Despite chants of “Denver! Denver!” from angry supporters at the RBC meeting, and despite Harold Ickes’s spittle-flecked diatribe that same night, Huffington Post and Drudge (1, 2) are running with stories that Hillary Clinton will in fact suspend her campaign tomorrow, with supporting evidence pouring in from such sites as The Field, Daily Kos, TPM and Politico. At long last.
Meanwhile, in other political news, the Politco has an interesting piece making the case that support from the Drudge Report has boosted Obama. (Via The Stump.) There’s three things to keep in mind here: first that Drudge has just as often gone after Obama, especially about the Wright nonsense; second that Drudge made his name taking down Bill Clinton and that there’s no love there, even given the Clinton campaign’s attempts to cozy up to Drudge this cycle; and third that Drudge is a complete and unrepentant scumbag and one of the single worst actors in both American politics and media culture.
As the Clintons learned very well this primary, the scorpion lets you take him halfway across the river first.
Now that the primary season has nearly run its course, a different pattern can be seen. Followed day by day, the race for the Democratic nomination has been the most exciting election in living memory. But viewed in retrospect, it is clear that it has been quite predictable. All the twists and turns have been a function of the somewhat random sequencing of different state primaries, which taken individually have invariably conformed to type, with Obama winning where he was always likely to win (caucus states, among college-educated and black voters, in the cities), and Clinton winning where she was likely to win (big states with secret ballots, among less well-educated whites and Hispanics, in rural areas). Even the initial drama of that week in early January – when Obama’s victory in Iowa had seemed to give him a chance of finishing Clinton off, only to be confounded by her victory in New Hampshire, which defied the expectation of the pundits and had them all speculating about what had swung it (was it her welling up in a diner? was it hastily rekindled memories of Bill? was it hints of hubris from Obama?) – turns out to have been an illusion. Iowa was Obama country (younger, smaller, caucus meetings) and New Hampshire wasn’t (older, bigger, voting machines). The salient fact about this campaign is that demography trumps everything: people have been voting in fixed patterns set by age, race, gender, income and educational level, and the winner in the different contests has been determined by the way these different groups are divided up within and between state boundaries. Anyone who knows how to read the census data (and that includes some of the smart, tech-savvy types around Obama) has had a good idea of how this was going to play from the outset. All the rest is noise.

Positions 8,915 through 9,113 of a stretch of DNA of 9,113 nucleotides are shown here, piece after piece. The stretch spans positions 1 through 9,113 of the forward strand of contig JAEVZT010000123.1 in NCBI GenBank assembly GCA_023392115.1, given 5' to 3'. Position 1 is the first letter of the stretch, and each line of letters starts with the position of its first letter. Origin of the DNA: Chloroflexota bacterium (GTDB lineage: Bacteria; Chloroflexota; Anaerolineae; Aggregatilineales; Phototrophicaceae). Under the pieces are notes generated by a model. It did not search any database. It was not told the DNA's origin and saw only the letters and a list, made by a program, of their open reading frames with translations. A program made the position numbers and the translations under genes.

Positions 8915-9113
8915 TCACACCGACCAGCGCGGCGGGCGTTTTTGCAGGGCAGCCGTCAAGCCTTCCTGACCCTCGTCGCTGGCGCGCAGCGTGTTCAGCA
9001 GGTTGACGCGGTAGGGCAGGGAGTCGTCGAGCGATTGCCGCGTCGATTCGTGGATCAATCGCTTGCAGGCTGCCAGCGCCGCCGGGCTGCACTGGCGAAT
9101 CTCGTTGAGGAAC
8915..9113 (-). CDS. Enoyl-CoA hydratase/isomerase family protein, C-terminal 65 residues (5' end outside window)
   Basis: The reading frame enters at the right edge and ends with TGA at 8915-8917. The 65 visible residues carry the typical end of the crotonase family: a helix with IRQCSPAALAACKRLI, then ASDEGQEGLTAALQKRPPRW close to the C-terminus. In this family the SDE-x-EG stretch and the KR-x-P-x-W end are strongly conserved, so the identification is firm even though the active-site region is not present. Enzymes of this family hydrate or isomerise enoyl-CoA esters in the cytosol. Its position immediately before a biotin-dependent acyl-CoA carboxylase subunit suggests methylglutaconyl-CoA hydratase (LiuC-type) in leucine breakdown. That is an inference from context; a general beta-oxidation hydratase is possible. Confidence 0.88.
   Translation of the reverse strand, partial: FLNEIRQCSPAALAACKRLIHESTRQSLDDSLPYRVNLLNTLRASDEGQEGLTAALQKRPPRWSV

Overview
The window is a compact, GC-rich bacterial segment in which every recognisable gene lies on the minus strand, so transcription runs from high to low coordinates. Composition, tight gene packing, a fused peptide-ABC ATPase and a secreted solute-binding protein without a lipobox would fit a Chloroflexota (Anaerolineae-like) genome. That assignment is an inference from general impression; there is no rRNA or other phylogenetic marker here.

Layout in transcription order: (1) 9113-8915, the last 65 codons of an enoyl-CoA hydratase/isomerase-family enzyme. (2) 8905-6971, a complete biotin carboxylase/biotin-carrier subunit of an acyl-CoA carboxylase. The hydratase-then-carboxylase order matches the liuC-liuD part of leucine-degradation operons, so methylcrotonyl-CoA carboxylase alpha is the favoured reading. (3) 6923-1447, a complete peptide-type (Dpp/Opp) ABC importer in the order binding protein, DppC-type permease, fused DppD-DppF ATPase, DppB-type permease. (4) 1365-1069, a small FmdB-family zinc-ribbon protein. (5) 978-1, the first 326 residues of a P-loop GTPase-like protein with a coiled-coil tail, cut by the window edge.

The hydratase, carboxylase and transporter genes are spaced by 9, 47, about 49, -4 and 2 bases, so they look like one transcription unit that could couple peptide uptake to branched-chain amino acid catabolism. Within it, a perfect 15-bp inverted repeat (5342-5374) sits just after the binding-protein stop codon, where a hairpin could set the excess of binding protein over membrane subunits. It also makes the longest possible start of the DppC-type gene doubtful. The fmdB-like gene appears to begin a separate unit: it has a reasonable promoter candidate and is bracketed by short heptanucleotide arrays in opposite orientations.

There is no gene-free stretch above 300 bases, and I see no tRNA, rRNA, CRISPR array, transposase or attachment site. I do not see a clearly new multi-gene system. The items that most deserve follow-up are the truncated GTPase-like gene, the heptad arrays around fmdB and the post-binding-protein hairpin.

Also in LRB: Clinton supporter David Runciman explains how for all the sound, fury, and breathless reporting surrounding the 2008 Democratic primary, if anything we should be surprised by just how few surprising things happened. Demographics, in the end, was destiny—geography, not momentum, played the determinative role.
As insightful, I think, is this from Joseph Schumpeter in 1942: